Exhaust Baffle Bypass Modification

I first found this modification while perusing the excellent blog site vfrworld.com, where I found a recommendation to another blog (vfrdiscussion.com) by a chap in the US who had modified his Gen 6 25th Anniversary Tri-Color VFR800 exhaust pipes.

Initially I was sceptical, but the more I looked into it the more I was confident I could do the mod. Given I am still another 6-10 months away from being able to buy a pair of Staintunes, this was a great alternative, in the sound department at least.
Short on the tools to execute this, I ended up spending around $250 on tools and fittings. However, if you already own a Dremel, a 35mm metal cutting hole saw and a fresh hack saw blade, this mod would only cost you about $40 and your time.

Now if you’ve ever heard a stock exhaust on a Gen >6 VFR800, you’d think you were standing next to a sewing machine which is disappointing for any V engine lover. The basic concept around this modification is to bypass the baffles and reduce the distance the gasses travel inside the exhaust canisters (cans), which creates a throatier, deeper, more “V” style sound. Basically, instead of the gasses performing two 180o turns, this mod allows the gasses to travel straight from the front of the cans to the rear and out.
Most other methods that get this sort of sound from the stock cans is done by gutting the internals completely. The benefit of this particular method that I’ve done is there is no welding required, something I am no good at.


So here it is, almost all of this mod was done like for like from the original with the exception of one step.

First, remove the rear part of the exhaust including the cans (one piece). Remove the heat shields from the cans and set aside.


This next step is where I vary from the original method. I cut the exhaust outlets off first, fairly close to the end cap of the can using a hack saw. Generally, as a manual task getting each exactly the same was difficult and I would recommend using a mechanical saw tool for this step where possible. Depending on how close you cut the outlet pipes off to the can end cap will determine how much easier one of the next steps is, though you do not need to be flush.



Next is to cut around the outlet pipes using a hole saw. I used a 35mm bit to do this, though if you wanted you could use a bigger 38mm (1 ½”) which would get around the weld points of the outlets. I learned the hard way and lost a tooth or two off the hole saw due to the welds hardening from the heat of the drilling process, but ended up getting this step done nonetheless.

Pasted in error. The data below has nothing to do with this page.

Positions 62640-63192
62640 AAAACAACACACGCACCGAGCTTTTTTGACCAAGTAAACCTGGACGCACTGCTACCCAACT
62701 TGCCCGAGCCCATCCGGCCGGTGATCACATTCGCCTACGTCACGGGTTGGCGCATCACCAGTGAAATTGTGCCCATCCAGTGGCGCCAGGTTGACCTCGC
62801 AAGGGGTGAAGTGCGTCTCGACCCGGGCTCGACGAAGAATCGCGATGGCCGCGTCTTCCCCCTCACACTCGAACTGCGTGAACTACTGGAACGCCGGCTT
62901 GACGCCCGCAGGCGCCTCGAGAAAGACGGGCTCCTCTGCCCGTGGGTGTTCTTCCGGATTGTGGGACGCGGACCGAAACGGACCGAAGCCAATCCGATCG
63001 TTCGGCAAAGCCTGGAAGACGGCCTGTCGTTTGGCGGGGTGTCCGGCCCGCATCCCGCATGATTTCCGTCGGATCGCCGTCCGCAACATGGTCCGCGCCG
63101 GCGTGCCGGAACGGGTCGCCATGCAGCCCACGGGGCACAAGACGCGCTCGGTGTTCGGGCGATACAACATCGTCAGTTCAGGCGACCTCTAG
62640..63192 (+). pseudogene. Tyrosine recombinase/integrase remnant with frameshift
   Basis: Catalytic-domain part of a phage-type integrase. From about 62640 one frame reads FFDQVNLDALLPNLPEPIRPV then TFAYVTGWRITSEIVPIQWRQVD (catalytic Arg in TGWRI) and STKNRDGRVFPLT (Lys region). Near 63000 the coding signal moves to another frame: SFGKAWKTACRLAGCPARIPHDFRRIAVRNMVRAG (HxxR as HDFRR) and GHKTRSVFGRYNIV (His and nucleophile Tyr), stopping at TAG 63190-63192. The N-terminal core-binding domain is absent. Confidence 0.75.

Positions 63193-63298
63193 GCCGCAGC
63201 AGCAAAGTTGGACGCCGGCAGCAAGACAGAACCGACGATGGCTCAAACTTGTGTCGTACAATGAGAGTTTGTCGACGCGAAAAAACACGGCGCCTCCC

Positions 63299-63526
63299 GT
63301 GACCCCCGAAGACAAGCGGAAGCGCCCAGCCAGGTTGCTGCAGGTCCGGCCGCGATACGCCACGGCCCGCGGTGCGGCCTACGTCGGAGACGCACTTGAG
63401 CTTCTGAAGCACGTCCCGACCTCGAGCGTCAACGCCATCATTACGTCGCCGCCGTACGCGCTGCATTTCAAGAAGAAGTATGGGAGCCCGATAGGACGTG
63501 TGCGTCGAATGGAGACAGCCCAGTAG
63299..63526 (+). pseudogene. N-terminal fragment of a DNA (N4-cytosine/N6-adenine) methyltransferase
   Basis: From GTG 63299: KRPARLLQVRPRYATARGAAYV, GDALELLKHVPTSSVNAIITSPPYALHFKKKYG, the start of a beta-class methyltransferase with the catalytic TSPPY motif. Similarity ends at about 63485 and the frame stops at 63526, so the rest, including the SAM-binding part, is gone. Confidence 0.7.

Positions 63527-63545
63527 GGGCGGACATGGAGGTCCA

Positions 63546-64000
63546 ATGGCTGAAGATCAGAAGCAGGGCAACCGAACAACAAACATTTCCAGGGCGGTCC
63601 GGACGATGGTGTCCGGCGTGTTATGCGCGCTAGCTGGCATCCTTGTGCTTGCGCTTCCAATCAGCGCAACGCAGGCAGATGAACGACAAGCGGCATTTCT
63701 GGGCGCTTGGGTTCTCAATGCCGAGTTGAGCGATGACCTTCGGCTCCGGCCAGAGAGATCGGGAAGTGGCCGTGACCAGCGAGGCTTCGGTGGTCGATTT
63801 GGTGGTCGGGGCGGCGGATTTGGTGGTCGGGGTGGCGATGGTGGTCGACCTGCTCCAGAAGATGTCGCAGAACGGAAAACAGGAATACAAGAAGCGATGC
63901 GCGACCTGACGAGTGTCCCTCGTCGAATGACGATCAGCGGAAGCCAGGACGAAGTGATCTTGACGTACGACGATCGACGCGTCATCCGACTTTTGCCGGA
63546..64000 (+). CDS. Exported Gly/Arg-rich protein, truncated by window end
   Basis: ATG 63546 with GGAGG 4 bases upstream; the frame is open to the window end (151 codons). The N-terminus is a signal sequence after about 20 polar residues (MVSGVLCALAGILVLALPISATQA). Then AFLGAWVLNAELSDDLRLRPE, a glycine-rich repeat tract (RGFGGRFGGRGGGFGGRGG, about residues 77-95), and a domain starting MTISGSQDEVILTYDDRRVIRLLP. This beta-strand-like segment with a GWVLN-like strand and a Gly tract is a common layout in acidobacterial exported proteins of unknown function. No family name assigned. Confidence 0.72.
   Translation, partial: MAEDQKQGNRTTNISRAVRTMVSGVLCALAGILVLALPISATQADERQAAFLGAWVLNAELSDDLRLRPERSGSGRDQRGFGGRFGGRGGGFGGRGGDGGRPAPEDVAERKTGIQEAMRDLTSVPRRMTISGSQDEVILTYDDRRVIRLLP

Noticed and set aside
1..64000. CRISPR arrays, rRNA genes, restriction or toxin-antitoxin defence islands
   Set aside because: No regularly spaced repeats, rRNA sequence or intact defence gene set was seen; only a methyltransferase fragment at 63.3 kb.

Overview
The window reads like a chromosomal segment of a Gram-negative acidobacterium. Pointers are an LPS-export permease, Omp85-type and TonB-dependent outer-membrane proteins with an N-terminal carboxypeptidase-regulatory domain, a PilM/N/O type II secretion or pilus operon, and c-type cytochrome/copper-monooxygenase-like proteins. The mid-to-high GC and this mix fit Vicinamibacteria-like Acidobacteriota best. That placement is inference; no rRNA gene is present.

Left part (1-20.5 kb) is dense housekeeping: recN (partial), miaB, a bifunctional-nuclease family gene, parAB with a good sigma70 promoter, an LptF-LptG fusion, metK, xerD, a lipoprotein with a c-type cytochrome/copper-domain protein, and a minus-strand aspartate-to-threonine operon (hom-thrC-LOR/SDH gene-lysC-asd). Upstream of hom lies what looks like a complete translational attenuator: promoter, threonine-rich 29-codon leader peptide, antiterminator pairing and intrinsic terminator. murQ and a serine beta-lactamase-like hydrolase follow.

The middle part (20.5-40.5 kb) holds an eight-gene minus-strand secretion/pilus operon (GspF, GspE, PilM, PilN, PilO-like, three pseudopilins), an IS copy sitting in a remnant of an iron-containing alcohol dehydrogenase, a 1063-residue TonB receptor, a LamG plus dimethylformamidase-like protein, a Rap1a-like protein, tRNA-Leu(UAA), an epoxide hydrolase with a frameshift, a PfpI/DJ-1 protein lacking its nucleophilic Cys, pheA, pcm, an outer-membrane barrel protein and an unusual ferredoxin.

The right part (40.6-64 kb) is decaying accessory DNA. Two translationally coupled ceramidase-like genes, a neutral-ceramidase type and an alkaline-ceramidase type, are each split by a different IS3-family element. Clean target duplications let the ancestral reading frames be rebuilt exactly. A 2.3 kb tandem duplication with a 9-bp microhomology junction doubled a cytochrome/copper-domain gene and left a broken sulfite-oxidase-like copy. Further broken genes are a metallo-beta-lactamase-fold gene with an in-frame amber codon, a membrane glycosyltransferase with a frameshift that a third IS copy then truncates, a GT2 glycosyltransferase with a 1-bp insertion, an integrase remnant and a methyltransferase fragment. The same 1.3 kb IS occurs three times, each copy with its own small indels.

The next step is the main surgical part, and also the most tedious.
For this step you will need a Dremel rotary tool (or similar), some metal cutting disks (x25) and as an option the flexi-shaft attachment.
In the original process it was mentioned the use of a flexi-shaft for the Dremel to make this step easier. However, I experienced some issues with the flexi-shaft disengaging constantly so ended up doing this without the attachment and it worked fine.
The metal cutting disks I purchased were 1 ½ inches wide so I had to grind these down to a size that would fit inside the outlet pipes – this is the tedious part. I did end up using my grinding wheel to do this which produced a much more efficient result then grinding the cutting wheels down on a spare piece of steel. Though if you don’t have a grinding wheel, a spare piece of steel will have to do.

You want to start your cut about one inch into the outlet pipes, circling inside the pipe until you’ve come full circle and cut the pipe off. As one of the outlet pipes in each can begin to bend about an inch and a half in, you won’t be able to go much further than this. I used on average 6 cutting disks for each outlet pipe.

Below is an image of one can completed, and the other with the outlet pipes cut, hole sawed and ready for the Dremel surgery.



After some de-burring around the cuts and a quick clean of the heat shields the job is done.  Simply put the heat shields back on, re-install the system on the bike and fire it up for the end result.


Here is a before and after video of the exhaust sound:

See you round the next bend – this time you’ll hear us coming!

– Adam


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